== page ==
After scoring just four points in Saturday’s loss at Notre Dame, Larranaga spoke with Rodriguez on Wednesday about his impact on the team. The captain shot 1 of 10 from the field during his second-worst performance of the season in South Bend, Indiana.
Four days earlier at Duke, Rodriguez posted 24 points in Miami’s upset win. When the Hurricanes dropped their first game of the season against Eastern Kentucky, he mustered one point.
Larranaga said players must use practices for two things: improvement and preparation. The former concerns one’s path toward getting better at a skill, while the latter involves readying for an opponent.
"I think all players have a certain personality in the game and his personality is so strong that when he’s right he has a tremendous impact on our team," Larranaga said. "When he’s not he also has tremendous impact but not in the right direction. I wanted to make it clear to him that it’s not just about games, it’s not just about the big games, it’s about the daily routine of practicing hard all the time. Sending a message to your teammates that you’re ready to play."
Rodriguez finished with 14 points against the Wolfpack, 11 of which came in the second half. His two free throws with five seconds remaining clinched the victory.
"He was concerned about our defense and real concerned about my effort during practice because we had the same conversation and that’s when the team had some bad losses," Rodriguez said. "He didn’t want the same thing to happen, so basically he was preventing that and of course he’s going to be on me more than anyone else because I’m the captain. I’ve got to set the sample. It’s not just the title it’s about responsibility."
RETURNING TO FORM
Reed scored a season-high 10 points in his second consecutive start on Thursday night. Reed, who didn’t make his debut until Dec. 6, 2014, because he underwent left knee surgery in September, played 31 minutes. Until Saturday’s game at Notre Dame, he hadn’t topped the 18-minute mark.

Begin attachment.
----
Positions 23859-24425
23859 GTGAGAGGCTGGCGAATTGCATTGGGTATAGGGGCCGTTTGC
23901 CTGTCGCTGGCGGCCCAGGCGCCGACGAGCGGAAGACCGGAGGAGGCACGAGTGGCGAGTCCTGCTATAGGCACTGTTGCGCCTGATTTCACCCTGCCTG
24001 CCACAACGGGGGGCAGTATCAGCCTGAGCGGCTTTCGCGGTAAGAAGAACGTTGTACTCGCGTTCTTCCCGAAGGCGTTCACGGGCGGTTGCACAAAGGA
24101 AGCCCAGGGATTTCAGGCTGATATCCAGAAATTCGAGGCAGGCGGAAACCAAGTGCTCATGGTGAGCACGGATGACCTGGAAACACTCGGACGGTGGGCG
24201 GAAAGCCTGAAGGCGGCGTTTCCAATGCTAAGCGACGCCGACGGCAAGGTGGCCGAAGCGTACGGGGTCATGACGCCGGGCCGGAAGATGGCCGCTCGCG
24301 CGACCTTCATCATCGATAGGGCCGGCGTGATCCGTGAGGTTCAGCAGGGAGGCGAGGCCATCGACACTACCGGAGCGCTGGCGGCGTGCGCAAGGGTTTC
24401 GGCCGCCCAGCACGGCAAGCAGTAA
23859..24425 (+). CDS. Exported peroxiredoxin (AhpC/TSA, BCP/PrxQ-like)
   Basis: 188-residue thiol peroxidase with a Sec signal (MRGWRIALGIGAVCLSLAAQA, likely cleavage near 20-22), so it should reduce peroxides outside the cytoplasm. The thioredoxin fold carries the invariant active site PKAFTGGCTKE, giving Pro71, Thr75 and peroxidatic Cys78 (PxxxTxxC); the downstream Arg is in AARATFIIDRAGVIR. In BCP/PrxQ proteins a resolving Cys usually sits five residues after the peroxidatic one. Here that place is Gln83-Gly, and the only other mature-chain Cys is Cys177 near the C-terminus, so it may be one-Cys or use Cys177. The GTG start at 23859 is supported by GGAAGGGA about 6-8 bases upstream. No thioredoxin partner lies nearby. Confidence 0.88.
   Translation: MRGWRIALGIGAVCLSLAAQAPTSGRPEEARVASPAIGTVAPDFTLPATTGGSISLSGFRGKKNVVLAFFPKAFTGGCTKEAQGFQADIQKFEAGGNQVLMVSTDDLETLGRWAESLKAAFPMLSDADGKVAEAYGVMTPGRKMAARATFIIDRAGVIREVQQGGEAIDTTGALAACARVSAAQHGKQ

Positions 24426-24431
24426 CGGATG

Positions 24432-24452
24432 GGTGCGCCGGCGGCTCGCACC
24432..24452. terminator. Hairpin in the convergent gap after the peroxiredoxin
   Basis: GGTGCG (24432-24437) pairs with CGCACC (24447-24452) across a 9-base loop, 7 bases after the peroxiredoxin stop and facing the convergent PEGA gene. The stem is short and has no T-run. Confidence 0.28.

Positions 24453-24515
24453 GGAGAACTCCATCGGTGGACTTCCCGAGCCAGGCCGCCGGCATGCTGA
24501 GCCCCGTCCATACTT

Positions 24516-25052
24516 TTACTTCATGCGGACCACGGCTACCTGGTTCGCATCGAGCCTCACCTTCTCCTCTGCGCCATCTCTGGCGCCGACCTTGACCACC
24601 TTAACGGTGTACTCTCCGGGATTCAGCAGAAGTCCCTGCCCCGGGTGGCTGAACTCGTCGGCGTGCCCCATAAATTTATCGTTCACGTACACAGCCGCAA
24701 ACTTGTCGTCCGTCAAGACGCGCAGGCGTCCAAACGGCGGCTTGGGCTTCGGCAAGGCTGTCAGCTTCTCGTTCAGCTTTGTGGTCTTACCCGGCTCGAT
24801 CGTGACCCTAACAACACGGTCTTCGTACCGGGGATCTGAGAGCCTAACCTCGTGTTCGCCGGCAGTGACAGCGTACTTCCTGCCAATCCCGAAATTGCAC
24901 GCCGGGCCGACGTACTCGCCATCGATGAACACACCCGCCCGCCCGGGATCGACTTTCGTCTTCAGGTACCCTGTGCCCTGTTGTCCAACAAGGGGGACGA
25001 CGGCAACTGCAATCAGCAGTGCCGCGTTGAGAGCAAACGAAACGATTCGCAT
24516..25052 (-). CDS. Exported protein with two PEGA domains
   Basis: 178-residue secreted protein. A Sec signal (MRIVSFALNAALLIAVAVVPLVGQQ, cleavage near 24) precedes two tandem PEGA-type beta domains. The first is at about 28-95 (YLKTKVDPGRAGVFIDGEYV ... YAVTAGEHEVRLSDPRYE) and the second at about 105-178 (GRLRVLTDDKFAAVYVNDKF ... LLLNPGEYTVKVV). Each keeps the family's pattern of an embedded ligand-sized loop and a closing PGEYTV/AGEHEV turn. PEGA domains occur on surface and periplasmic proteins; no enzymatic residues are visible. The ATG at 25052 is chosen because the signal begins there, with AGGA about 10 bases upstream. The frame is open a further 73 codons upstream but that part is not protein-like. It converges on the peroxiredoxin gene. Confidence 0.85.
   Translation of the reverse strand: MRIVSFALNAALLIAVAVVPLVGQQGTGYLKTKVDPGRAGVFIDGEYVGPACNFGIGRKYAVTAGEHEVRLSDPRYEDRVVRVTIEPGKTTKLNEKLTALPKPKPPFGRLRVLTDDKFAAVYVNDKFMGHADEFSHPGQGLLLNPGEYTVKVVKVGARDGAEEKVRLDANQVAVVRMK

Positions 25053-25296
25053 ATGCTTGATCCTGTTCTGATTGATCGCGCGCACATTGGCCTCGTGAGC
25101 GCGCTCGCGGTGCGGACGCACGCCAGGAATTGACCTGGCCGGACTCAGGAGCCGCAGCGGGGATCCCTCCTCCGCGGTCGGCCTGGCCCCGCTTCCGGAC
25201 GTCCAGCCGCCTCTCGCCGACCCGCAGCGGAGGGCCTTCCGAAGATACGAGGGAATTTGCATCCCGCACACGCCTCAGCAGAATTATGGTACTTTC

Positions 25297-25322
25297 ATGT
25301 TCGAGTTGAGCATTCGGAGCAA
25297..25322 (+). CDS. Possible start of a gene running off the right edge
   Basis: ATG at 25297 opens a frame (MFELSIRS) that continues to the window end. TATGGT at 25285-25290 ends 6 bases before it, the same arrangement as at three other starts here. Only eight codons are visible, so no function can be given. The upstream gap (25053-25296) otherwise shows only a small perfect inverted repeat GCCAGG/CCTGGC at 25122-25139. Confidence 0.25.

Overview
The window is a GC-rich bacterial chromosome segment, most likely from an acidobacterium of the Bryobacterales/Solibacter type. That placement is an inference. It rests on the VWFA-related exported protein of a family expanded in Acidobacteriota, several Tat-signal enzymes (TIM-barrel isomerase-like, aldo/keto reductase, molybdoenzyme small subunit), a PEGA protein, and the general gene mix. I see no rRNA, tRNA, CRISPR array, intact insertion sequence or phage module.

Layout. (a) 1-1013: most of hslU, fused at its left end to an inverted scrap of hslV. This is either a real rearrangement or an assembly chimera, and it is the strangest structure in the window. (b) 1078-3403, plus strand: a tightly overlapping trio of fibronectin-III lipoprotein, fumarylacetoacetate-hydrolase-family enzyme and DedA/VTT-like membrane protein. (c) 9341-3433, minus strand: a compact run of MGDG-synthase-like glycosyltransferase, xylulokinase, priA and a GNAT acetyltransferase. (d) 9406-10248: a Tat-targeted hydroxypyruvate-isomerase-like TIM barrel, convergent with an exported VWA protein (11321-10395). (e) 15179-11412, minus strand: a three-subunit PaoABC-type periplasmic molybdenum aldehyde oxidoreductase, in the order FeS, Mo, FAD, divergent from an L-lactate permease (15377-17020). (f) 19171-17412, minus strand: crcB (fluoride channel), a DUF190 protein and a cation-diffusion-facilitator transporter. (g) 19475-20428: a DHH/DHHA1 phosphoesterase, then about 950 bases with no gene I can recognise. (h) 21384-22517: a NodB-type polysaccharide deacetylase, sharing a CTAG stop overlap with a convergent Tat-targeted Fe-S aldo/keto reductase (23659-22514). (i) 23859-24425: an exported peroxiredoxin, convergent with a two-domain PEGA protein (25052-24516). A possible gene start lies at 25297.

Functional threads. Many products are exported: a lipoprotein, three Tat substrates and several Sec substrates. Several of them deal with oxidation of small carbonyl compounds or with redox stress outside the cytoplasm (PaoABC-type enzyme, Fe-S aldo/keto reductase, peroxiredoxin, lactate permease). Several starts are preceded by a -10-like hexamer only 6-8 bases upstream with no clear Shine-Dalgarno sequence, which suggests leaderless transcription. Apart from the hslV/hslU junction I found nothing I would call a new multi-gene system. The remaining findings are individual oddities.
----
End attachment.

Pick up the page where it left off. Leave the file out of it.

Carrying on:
He sank a 3-pointer on Miami’s opening possession. Twice in the second half Reed sped ahead on a fastbreak for easy buckets. Rodriguez found him on an alley-oop with 12:48 remaining in the game off a turnover. He shot 4 of 6 from the field (2 of 3 from behind the arc).
"I told Davon this when he was hurt," Larranaga said. "’When you come back you’re not going to be Davon Reed before the injury. It’s going to take you a few months. It doesn’t happen in a week or a game or two.’ In the last two games specifically I’ve seen more of what Davon has been about — just great effort."
Larranaga expects him to play a pivotal role on both the boards and on defense.
his effort defensively is a major key for us in progressing in becoming a much better defensive squad.
Director of Athletics Blake James released a statement late Thursday after discovering that a Miami fan shoved N.C. State guard Anthony Barber in the back during the final seconds.
"After tonight’s game I was made aware of an incident involving one of our fans and a North Carolina State University student-athlete. First I want to apologize to the student-athlete involved, Coach Mark Gottfried and North Carolina State University. This type of behavior is not representative of the University of Miami or our athletic program, and will not be tolerated. We will review the video and discuss with the ACC the appropriate actions in addressing this issue."